17 | Specialist Appointment – Part 3

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The nurse stood and flicked the light switch, then walked over to the counter top, next to the computer monitor, and opened a drawer. She rummaged around inside, and turned back toward me with a small plastic dropper.

“I’m going to test your eye pressure,” she said. “Can you look up for me?”

I tilted my chin up.

“Oh, and you’ll need to take off your glasses,” she said. “Right,” I said, “Sorry,” I said. I put my glasses in my jacket pocket. Then I looked up.

Just then, we heard a knock at the door. “Come in,” Amy said.

The door opened a crack and a blurry Jeremy entered with Zeke.

“Hi, hon,” I said.

“Do you want us to sit with you?” Jeremy asked.

“Please!” I said, grinning.

“Great! And you are…?” said Amy.

“Oh, sorry – this is my husband, Jeremy, and my son, Ezekiel,” I said, as they sat in a chair in the corner, Zeke resting his head on Jeremy’s shoulder.

“I failed the eye test, by the way,” I said to Jeremy, smiling. “No surprise there.” He grimaced.

“I’m just now testing her eye pressure,” Amy said.

“So you hardly missed a thing,” I said, tipping my head back as I focused on the ceiling tiles.

I saw her hand move toward me and she squeezed a drop of fluid into each eye. I blinked, and she handed me a tissue.

“I know it’s uncomfortable – you can go ahead and wipe your eyes if you need to,” she said.

I wiped my cheek bones, my lower lids. This felt familiar. “Oh, it’s fine,” I said. “I used to wear contact lenses, so it doesn’t bother me.”

She smiled, then said, “Now just go ahead and look straight ahead at the wall, and try not to blink. Oh, and don’t hold your breath.”

I willed myself to both refrain from blinking and breathe normally — a surprisingly hard task – as she reached for an instrument that looked like an oversized pen on the counter and turned back toward me. She lowered it toward my right eye. I felt everyone’s eyes on me, watching this procedure. Don’t blink, I thought. Breathe, I thought. Straight ahead, I thought.

The pen beeped and she raised the instrument and studied it. “Good,” she said. She turned to the computer and tapped the keyboard.

Then she turned back toward me. “Now the left eye,” she said.

I took a deep breath and stared at the wall again as the pen moved toward my eye. Breathe, I thought.

“Good,” she said again after studying the pen. She noted the result on the computer. The silence filled the space; I reminded myself to breathe.

She turned back to me. “Ok! We’re almost done here. I just need to dilate your eyes, and then I’ll send you in to see Dr. Patron.”

“Alright,” I said, tipping my head back again as Amy brought a small bottle inches from my face and aimed a few drops of the solution onto the surface of each eye. I blinked and wiped my eyes with the tissue in my hand.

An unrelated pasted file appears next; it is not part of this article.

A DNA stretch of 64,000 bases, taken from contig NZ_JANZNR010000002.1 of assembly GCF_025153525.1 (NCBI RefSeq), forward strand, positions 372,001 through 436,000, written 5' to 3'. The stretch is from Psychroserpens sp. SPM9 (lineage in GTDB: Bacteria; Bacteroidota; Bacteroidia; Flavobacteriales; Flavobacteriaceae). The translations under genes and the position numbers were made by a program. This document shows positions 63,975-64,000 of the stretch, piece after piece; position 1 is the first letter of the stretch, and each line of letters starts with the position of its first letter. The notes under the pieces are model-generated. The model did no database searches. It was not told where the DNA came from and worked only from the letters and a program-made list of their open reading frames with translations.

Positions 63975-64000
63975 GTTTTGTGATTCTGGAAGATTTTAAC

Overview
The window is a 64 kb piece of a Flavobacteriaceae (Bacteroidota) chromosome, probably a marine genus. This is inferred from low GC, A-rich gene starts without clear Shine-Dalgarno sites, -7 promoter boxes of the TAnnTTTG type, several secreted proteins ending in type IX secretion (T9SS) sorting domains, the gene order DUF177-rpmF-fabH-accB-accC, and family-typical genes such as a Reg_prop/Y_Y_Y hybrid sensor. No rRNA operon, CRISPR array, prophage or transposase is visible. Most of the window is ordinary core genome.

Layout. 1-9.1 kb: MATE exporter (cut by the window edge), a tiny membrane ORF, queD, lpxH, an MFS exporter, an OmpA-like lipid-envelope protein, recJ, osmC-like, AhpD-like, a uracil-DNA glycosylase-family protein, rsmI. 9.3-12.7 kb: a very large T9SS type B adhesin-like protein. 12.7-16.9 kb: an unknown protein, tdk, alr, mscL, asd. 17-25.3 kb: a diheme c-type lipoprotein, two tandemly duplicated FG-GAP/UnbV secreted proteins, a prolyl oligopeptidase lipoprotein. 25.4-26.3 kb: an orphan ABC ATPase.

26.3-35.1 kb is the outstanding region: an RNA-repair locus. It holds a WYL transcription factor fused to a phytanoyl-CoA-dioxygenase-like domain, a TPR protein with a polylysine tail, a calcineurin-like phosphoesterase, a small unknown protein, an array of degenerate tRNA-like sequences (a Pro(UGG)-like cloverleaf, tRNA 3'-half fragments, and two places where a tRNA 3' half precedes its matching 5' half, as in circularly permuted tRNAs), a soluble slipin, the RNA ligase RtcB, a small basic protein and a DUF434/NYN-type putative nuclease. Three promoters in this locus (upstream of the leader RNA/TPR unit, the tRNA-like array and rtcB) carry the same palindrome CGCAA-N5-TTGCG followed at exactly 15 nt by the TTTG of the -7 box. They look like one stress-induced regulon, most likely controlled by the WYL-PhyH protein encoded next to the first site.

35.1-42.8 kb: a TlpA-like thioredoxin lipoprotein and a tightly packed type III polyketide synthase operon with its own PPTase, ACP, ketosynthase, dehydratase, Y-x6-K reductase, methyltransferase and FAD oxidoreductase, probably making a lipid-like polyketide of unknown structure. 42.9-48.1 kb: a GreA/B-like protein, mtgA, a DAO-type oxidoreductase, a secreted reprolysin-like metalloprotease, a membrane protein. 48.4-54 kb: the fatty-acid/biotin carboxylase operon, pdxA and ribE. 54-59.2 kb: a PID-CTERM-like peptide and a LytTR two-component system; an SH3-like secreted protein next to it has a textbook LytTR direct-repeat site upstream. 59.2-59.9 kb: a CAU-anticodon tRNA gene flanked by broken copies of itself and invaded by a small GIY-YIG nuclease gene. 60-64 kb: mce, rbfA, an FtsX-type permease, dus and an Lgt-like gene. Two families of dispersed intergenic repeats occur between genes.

“So, Amy,” I said, “Can I ask you a question?”

“Sure,” she said, bending over the desk to tap at the computer.

“Well,” I said, “A few years ago, a friend of mine had an eye issue and came to you all for treatment. And his wife warned me that when I came in today, it’d be all retirees in the waiting room because it’s usually older folks who have eye issues. But I actually noticed a more diverse group of people in the waiting room. So, I guess, I’m curious — do you all normally see a lot of young folks, or did I come on an odd day?”

She grinned at me. “Actually, we see all kinds of people.”

I said, “So, I’m not such an outlier?”

“No,” she shook her head. “Not at all.” I smiled: there were others like me, and that comforted me. Maybe what I had was entirely ordinary, easy to treat, predictable even. Maybe there was hope for me.

Amy stood and said, “Go ahead and grab your things and follow me – Dr. Patron will see you now.”

To Be Continued…

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This post is part of my “Through A Mirror Dimly” series about a recent health issue I’ve been experiencing. I started telling this story during the season of Lent as a way to make sense of the ways that my own suffering teaches me about the suffering of Jesus Christ.

I also invite you to engage with your own suffering through this series: how does your personal pain illuminate the suffering of Jesus for you? And what can your pain teach you about the life of faith?

ALSO I will be concluding this series soon so I can resume telling my falling-in-love story. Just a few more posts to go until this will be complete (for now – though I think it’s probably turned into a book project by now, over 13,000 words into writing!). I’d love to hear what you thought of the series – comment away! 😀

About Liz Grant

Published author. Married to an artist. Two kids. Lives in a brick house in Denver, Colorado. Follower of Jesus. Find me on Instagram @elizcharlottegrant.

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